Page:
Meet the New Leaders of Sweden's Indie Music Movement

by Mathias Rosenzweig / photos by Arvida Bystrom
From ABBA to Avicii, Robyn to Icona Pop, pop music has long been one of Sweden's best-known exports right behind IKEA. But alongside these Top 40 phenoms has always existed an inventive and colorful indie scene, counting producers, rappers, singers, and bloggers among their members. We talk to the key players behind the country's next DIY wave so you can get to know these Scandis before they take over our iPods and dance floors. 

Rebecca & Fiona, DJs

When did the two of you start DJing together?

We met at a party a few years ago and became best friends right away. Our mutual interest in music made it inevitable to start DJing and producing together. We were amazed by how our individual styles merged so well together.

What excites you about the music scene in Sweden right now?

All the ladies who are breaking the old rules and standards and taking over the Swedish music scene entirely! The Swedish hip-hop scene is bursting with female talents right now, which is really exciting.

What's your favorite thing about being from Sweden?

It used to be the Swedish welfare state, but since that's currently being demolished we'll have to play the "say something nice (or don't say anything at all)" game and say that spring time in Sweden is really great.

Are there any stereotypes you always encounter when people hear you're from Sweden?

We're often perceived as really reserved compared to Americans and that's true to some extent. Swedes stay inside a lot.

Who are some other Swedish artists we should keep an eye out for?

We really like Planningtorock and Anika!

What are you working on currently?

We're releasing our upcoming album Beauty Is Pain on April 29th, which we're really excited about!

(Photo by Mikael Dahl)

Seinabo Sey, Singer


When did you first start singing professionally?

I'm not really sure how to define that moment but I guess I started getting paid when I was about 18.

You collaborate with producer Magnus Lidehäll, who is responsible for a lot of great music coming out of Sweden. What's the dynamic like working with him?

Magnus is a total genius. I meet him about two years ago and he's taught me loads about listening to music with an analytical ear. He's a "hip-hop head" like myself and really enjoys the juxtaposition of merging totally different sounds together. Most of the time he will send me some fly beat that I rant over. He then sorts it all out.

What other Swedish artists are you excited about right now?

Definitely Zhala and this group called NONONO that's really brilliant.

Name your three favorite spots to hang out in Stockholm.

Since my favorite thing to do (after singing) is eating, here are my favorite spots to do that:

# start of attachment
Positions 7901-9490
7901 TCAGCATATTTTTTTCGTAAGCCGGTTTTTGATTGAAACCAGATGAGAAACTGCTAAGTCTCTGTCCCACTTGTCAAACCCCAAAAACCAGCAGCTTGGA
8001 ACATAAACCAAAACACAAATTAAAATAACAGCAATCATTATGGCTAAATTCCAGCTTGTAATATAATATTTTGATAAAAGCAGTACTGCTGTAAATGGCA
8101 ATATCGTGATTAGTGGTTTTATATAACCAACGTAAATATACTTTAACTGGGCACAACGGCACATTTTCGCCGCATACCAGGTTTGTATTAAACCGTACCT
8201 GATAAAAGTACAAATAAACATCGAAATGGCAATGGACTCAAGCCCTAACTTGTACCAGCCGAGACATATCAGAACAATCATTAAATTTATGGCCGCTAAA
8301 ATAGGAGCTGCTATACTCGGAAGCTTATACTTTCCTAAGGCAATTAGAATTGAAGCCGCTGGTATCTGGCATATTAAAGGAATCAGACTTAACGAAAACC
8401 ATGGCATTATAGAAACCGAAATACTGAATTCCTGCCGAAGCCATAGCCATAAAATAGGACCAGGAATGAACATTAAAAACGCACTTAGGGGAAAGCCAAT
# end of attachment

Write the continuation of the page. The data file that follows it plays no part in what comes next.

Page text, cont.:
-Tjoget in Hornstull for great drinks and cute bartenders.
-Jamrock for great music
-The tiny Indian shack next to the subway in Farsta Centrum has the most amazing palak paneer. 

What do you make of stereotypes people have about Swedes?

Most of them are true. Honestly, we have a pretty solitary culture; it can give birth to some pretty interesting art but makes everything else kind of awful.

What's next for your career?

Releasing a second single, plus finishing the greatest album you've ever heard.

Ji Nilsson, Singer

Tell us about your background in music.

I grew up with a lot of music around me. My father is a composer and pianist, so music has always been very close to me and I've been able to record myself since I was very little. I started to write songs when I was about 7 years old (mostly about mermaids then).

Sweden has been known for its pop music for decades now. Have you noticed anything different about the newest wave of Swedish musicians to make it big overseas?

They're girls! And there's often a Pop/R&B-touch to their music.

What's the best place to check out during a traveler's first trip to Sweden?

I would say the Södermalm area in Stockholm. All the best restaurants, museums, bars and cafés are here, and in summer you can go after partying by the water that surrounds all of Stockholm! I mean it's wonderful to go swimming in the day time as well, but there's something special about seeing the sun come up at 2:00am and just dive into that (sort of) clean water.

What other Swedish artists should we check out?

Julia Spada, Marlene, Beatrice Eli, Noonie Bao, Seinabo Sey, Sabina Ddumba and many more!

Gravity Boys, Rap Collective (Thaiboy Digital, Ecco2k, Bladee, Whitearmor, Yung Sherman)

What are your thoughts on the Swedish rap scene?

It's not good. Not innovative.

Where are your favorite places to go out in Stockholm?

We stay home.

Where do you see the future of "Gravity Boys?"

Get famous or disappear

Are you working on any exciting upcoming projects?

Bladee is working on his album Rainworld and Thaiboy Digital is dropping his mixtape Tiger in late April. Expect new material from everyone!